Prestigious award for Exbury Gardens as thousands of camellias burst into flower

Camellia

The team at Exbury Gardens in the New Forest are celebrating after receiving the news that it has been designated as a prestigious ‘Camellia Garden of Excellence’ – the highest accolade that can be bestowed on a garden displaying the popular spring flowers.

The award is announced just as thousands of camellias are bursting into flower and brightening Exbury’s pathways with their red, yellow, white and pink blooms.

‘We are thrilled to have been recognised by the International Camellia Society for our Camellia Collection’ said Head Gardener John Anderson. ‘Lionel de Rothschild planted hundreds of camellias when he acquired the Garden after the First World War, and his family and subsequent Head Gardeners have maintained this planting tradition ever since. Exbury now has three atmospheric Camellia Walks, offering our visitors and camellia enthusiasts an unrivalled opportunity to discover the flowers many distinct forms in a beautiful woodland setting. We are incredibly proud of this award, especially as there are only 30-odd Gardens in the world with this honour.’

In early March Exbury opened the new ‘Gilbury Lane’ garden, a showcase for the Trehane Collection of Camellias, featuring hundreds of named and labelled varieties. ‘There has been a Camellia renaissance recently’ said John. ‘The plant hunter George Forrest and others such as Farrer and Rock were sponsored by Lionel de Rothschild in the 1920s and 1930s to collect camellia seed on expeditions to China and the Yunnan. These seeds were sent back to Exbury and, aided by the mild New Forest climate, the results of these early plantings are thriving close to 100 years later. With attractions such as Chiswick House showcasing a Camellia Festival within its Victorian Glasshouses and camellias now a mainstay of gardening TV programmes, the plants popularity is certainly in the ascendancy. Our camellias flower from February to late May, but their main season is March and April, meaning we’d encourage visitors to see the spectacle of the camellias at their best as soon as possible.’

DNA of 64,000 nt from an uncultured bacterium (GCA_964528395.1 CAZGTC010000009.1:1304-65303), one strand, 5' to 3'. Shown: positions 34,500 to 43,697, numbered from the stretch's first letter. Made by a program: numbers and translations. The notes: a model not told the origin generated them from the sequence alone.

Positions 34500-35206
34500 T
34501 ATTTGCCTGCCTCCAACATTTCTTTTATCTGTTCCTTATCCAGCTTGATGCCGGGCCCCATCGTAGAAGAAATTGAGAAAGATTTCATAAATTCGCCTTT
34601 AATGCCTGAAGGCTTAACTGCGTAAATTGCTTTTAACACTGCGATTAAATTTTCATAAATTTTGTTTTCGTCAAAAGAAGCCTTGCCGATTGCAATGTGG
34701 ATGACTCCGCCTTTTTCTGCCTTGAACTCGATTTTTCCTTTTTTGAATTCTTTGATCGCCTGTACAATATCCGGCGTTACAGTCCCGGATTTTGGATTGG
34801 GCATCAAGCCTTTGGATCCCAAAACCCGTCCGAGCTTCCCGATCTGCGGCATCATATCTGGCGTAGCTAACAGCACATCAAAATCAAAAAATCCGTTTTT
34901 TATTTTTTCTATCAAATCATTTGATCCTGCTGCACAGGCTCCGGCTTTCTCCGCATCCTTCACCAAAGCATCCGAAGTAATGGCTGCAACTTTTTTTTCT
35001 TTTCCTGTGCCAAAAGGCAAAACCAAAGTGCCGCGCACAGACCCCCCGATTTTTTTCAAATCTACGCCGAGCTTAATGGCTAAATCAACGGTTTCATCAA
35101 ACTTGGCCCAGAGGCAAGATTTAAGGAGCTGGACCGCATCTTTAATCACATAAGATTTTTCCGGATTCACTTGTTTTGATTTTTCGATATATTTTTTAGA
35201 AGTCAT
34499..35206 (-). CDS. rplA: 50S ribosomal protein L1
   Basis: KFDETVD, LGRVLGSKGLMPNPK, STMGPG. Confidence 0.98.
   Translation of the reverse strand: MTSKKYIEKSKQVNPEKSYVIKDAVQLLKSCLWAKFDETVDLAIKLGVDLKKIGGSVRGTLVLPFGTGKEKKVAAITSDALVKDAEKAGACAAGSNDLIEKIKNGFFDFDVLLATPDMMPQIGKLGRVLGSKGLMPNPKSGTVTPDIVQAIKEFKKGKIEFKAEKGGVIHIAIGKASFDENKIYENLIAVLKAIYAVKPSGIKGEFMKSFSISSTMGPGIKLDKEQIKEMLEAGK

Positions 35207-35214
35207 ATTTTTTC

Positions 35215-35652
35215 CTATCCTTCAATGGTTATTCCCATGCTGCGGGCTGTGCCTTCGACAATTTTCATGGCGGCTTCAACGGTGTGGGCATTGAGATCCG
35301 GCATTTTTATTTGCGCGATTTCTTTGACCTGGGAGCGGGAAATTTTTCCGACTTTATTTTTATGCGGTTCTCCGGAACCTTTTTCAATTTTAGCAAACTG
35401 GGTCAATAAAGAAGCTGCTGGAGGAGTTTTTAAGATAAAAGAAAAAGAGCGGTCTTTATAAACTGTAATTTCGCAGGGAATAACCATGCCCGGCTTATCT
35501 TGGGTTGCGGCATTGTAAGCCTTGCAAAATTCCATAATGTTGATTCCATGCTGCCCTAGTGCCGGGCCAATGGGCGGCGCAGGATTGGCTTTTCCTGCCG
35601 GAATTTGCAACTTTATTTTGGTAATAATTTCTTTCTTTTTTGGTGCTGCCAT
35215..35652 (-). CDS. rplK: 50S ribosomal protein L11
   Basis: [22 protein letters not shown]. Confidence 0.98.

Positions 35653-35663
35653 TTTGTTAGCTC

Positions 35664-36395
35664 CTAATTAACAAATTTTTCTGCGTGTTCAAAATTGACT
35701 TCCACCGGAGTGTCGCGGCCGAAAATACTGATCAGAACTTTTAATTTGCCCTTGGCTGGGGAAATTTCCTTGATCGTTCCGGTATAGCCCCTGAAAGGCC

Other Posts